Last updated: 09:53 / Tuesday, 19 May 2015
The Edge Cerulli Research

Europe's "Great Rotation" Fails to Live Up to Expectations

Europe's "Great Rotation" Fails to Live Up to Expectations

The expected flight from bond funds to equities has not lived up to its "Great Rotation" billing, according to the latest issue of The Cerulli Edge - Europe Edition.

Cerulli Associates, the global analytics firm, says that where there has been movement, the outflow has largely ended up in other income classes such as property and multi-asset funds. That low interest rates and quantitative easing would help create the conditions for an exodus to equities made sense, yet a definitive shift, which would have left asset managers scrambling to stem bond fund outflows, has failed to materialize.

"While bond inflows are lower than they were, outflows haven't happened to the extent that many expected," says Barbara Wall, Europe research director at Cerulli Associates. "In the current climate, fixed-income managers are looking for new ways to deliver yield. Several have adopted an unconstrained, benchmark-free investment approach, which provides the flexibility to respond with greater decisiveness to macro developments, and to invest more broadly across regions, structures, and products."

The marketing rationale behind unconstrained or strategic bond funds is that investors can access fixed income while enjoying some protection and also profiting from moving across asset classes. The advent of unconstrained emerging-market funds takes investors another step up the risk scale. Standard Life Investments launched one such vehicle in April, to sit alongside its emerging-market hard-currency and local-currency debt funds.

Also up the risk measure slightly from conventional bond funds is emerging-market debt, supporting the theory that rather than rotating away from fixed income entirely, investors are looking for yield in other areas of the market.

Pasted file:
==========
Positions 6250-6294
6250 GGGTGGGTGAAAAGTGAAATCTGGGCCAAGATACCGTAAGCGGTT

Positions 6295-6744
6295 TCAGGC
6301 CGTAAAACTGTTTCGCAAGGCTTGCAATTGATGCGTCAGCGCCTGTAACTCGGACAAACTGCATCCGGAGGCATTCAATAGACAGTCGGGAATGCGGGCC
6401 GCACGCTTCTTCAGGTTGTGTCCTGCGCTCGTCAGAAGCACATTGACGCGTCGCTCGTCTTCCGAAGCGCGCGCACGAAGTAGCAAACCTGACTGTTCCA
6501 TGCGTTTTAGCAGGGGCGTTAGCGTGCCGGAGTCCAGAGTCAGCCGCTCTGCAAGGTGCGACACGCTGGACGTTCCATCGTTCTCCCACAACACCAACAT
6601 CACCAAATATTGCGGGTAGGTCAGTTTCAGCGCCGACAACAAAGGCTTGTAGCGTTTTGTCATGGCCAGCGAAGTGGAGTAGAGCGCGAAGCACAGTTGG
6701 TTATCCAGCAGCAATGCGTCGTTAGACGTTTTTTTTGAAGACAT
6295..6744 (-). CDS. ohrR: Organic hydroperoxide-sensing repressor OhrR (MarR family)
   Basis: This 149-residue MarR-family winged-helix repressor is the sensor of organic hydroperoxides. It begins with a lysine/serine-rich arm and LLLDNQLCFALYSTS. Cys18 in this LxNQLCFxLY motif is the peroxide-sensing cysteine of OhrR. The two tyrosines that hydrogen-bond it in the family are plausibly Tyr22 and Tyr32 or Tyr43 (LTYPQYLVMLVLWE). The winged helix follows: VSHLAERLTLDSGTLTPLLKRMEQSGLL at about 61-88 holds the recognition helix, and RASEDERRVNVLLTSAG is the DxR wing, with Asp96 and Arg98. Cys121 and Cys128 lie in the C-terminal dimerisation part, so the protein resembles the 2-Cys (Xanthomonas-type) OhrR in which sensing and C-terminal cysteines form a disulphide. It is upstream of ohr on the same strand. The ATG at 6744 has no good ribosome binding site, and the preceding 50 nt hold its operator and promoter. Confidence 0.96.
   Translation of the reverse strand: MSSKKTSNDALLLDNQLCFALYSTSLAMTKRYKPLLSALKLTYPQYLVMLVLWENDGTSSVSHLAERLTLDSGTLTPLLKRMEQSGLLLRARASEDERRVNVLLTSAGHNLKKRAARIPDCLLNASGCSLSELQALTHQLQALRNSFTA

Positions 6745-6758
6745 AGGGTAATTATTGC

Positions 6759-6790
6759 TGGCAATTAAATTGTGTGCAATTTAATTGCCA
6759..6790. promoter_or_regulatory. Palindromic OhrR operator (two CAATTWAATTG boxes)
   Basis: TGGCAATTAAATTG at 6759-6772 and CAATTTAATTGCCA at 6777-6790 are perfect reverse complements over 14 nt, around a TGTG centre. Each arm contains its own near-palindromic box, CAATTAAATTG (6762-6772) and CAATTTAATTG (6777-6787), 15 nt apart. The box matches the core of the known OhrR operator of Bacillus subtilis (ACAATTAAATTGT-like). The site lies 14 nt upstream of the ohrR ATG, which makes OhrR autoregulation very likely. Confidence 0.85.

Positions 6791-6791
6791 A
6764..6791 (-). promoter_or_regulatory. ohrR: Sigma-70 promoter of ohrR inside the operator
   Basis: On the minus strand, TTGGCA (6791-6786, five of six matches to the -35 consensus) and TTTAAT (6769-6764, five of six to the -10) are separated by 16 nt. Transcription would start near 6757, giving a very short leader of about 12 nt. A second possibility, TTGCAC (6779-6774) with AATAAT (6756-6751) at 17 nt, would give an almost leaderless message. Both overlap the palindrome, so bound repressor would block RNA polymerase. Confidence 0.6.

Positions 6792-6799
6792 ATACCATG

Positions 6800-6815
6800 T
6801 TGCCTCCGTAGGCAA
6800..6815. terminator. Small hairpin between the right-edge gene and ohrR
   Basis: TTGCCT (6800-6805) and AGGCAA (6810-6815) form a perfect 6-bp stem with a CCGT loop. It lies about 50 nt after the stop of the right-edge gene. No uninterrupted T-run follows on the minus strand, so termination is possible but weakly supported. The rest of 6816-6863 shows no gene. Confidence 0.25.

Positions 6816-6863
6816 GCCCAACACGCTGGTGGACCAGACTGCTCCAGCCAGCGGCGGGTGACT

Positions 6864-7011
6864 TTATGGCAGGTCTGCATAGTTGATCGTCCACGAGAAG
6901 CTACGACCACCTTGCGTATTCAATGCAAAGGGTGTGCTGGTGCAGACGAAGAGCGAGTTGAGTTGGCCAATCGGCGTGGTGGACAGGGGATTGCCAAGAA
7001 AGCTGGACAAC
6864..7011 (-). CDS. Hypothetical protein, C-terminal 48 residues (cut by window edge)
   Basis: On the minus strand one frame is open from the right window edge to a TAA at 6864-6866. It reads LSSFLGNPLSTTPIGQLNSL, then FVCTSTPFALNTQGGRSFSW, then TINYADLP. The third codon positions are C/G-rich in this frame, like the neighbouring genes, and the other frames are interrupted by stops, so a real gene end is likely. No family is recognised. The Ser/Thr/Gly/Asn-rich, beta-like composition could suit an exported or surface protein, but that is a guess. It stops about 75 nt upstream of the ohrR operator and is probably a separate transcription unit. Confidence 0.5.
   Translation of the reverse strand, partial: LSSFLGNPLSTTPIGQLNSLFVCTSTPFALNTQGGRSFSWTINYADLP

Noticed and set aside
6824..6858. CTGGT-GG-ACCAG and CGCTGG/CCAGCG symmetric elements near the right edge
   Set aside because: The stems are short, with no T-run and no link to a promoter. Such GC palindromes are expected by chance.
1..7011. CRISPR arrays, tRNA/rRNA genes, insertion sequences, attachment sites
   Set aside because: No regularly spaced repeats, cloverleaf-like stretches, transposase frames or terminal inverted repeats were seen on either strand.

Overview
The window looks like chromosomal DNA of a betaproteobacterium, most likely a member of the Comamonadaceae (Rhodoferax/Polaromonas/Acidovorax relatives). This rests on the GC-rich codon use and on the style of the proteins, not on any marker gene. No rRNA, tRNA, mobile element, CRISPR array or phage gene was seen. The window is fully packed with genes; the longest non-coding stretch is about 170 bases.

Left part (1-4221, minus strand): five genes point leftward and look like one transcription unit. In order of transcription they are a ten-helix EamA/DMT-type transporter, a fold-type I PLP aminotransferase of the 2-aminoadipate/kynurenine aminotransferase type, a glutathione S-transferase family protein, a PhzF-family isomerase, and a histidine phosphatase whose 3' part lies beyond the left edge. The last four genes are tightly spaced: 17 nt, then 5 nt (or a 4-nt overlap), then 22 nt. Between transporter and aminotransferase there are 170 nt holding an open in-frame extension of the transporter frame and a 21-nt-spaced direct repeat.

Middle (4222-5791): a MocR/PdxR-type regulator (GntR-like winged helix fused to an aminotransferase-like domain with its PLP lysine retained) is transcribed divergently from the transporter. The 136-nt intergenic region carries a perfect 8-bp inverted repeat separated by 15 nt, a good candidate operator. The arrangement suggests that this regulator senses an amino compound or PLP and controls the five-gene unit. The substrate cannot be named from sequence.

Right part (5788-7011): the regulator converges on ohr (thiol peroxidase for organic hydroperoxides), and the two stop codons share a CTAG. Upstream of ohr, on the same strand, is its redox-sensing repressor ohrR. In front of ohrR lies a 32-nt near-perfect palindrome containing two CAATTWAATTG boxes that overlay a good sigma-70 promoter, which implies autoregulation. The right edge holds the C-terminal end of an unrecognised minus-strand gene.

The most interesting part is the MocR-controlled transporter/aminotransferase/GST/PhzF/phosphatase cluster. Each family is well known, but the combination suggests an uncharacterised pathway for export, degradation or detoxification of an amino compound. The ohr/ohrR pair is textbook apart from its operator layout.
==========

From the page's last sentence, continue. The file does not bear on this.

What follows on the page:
Angelos Gousios, an associate director at Cerulli, notes: "The macro environment is forcing managers to meet the needs of investors by providing both more alpha and greater protection. Product development, so long driven by supply, has become more demand led. The appetite for emerging-market debt has certainly grown, but to some extent investors have had little choice but to take more risk to get the yield they want from fixed income without leaving the asset class."

Other Findings:

  • Europe's alternatives managers may be on the cusp of some significant inflows, says Cerulli, as insurers look to non-mainstream strategies as a means of increasing yield. Insurers' in-house investment skills typically stop at high -yield, or emerging-markets debt. The global analytics firm expects alternatives mandates to start trickling in from 2016. Until then business imperatives, including preliminary Solvency II reporting, will take precedent, it says.
  • Islamic funds are under pressure to ensure strict compliance with Shariah principles, which require investors to avoid interest and investments in businesses providing goods and services seen as contrary to the spirit of Islam. Cerulli believes the industry would benefit from a distinction being drawn between liquid and illiquid products. It expects that the challenge of raising assets will encourage asset managers to position funds as Shariah-compliant. However, these will need to be competitive relative to conventional products.
  • Socially responsible investing (SRI) is once again popular with retail investors in Europe, but nowadays managers must be able to explain stock selection, the research backing it, their engagement and divestment policies, and how the fund communicates and interacts with its investors. Cerulli notes that across Europe, impact investing - whereby investors seek to affect social or environmental change while also making money - is the fastest-growing area within SRI.